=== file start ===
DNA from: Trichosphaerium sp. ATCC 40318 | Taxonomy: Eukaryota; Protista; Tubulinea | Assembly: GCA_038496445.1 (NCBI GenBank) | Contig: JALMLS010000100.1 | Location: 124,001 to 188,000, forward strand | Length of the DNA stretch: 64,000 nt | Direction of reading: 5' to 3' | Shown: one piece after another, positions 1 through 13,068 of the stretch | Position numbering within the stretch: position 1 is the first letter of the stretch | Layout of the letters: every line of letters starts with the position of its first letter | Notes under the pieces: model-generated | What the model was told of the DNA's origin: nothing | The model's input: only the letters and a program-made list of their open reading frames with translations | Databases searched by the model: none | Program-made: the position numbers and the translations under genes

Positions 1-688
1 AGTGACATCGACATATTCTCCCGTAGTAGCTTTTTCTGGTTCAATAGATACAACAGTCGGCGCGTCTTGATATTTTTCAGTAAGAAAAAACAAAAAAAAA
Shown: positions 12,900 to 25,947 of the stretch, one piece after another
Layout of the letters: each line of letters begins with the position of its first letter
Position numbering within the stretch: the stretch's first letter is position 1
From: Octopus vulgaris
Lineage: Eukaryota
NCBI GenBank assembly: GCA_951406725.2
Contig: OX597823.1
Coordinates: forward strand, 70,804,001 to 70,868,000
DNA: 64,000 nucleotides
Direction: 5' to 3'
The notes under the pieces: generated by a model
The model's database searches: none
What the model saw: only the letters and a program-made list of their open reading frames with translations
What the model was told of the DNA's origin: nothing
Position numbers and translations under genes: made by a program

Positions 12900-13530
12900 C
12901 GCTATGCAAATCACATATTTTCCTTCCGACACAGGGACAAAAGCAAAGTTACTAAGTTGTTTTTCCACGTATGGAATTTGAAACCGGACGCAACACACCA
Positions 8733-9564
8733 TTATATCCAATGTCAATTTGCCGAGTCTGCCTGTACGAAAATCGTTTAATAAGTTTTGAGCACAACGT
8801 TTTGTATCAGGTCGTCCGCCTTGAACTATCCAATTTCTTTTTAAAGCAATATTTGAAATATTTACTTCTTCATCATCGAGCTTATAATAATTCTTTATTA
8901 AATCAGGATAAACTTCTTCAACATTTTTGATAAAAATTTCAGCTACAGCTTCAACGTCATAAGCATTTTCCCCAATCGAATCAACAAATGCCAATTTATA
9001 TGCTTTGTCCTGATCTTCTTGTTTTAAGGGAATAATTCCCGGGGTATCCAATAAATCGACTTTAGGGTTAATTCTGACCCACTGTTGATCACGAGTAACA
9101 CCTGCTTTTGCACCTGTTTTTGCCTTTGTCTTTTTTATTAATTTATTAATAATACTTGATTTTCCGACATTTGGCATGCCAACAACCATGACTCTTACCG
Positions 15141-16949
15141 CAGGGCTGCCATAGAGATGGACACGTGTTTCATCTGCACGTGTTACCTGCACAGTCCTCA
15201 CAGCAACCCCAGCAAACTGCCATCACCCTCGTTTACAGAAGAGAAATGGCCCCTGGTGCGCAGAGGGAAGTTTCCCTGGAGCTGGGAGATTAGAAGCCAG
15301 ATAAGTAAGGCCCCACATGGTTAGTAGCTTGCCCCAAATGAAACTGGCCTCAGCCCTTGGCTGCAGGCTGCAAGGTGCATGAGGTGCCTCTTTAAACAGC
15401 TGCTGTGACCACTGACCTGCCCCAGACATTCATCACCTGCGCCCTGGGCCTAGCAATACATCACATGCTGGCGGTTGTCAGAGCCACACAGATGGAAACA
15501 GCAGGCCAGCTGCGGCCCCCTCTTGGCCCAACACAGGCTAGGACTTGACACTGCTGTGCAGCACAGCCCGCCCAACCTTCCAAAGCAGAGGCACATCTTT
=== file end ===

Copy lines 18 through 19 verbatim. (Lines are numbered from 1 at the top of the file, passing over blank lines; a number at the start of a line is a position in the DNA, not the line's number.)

Position numbers and translations under genes: made by a program

Positions 12900-13530